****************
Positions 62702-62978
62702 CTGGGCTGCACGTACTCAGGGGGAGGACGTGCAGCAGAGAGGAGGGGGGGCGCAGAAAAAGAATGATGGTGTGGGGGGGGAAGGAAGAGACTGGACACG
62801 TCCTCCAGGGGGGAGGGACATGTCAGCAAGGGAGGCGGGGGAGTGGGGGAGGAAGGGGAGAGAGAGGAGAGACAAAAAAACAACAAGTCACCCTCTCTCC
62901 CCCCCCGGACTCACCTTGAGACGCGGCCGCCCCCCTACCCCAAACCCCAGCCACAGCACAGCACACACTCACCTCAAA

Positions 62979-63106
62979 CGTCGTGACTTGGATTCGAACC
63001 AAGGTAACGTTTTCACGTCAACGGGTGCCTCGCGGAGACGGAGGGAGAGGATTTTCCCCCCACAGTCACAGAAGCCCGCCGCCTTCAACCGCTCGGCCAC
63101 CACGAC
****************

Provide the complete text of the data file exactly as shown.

Positions 62702-62978
62702 CTGGGCTGCACGTACTCAGGGGGAGGACGTGCAGCAGAGAGGAGGGGGGGCGCAGAAAAAGAATGATGGTGTGGGGGGGGAAGGAAGAGACTGGACACG
62801 TCCTCCAGGGGGGAGGGACATGTCAGCAAGGGAGGCGGGGGAGTGGGGGAGGAAGGGGAGAGAGAGGAGAGACAAAAAAACAACAAGTCACCCTCTCTCC
62901 CCCCCCGGACTCACCTTGAGACGCGGCCGCCCCCCTACCCCAAACCCCAGCCACAGCACAGCACACACTCACCTCAAA

Positions 62979-63106
62979 CGTCGTGACTTGGATTCGAACC
63001 AAGGTAACGTTTTCACGTCAACGGGTGCCTCGCGGAGACGGAGGGAGAGGATTTTCCCCCCACAGTCACAGAAGCCCGCCGCCTTCAACCGCTCGGCCAC
63101 CACGAC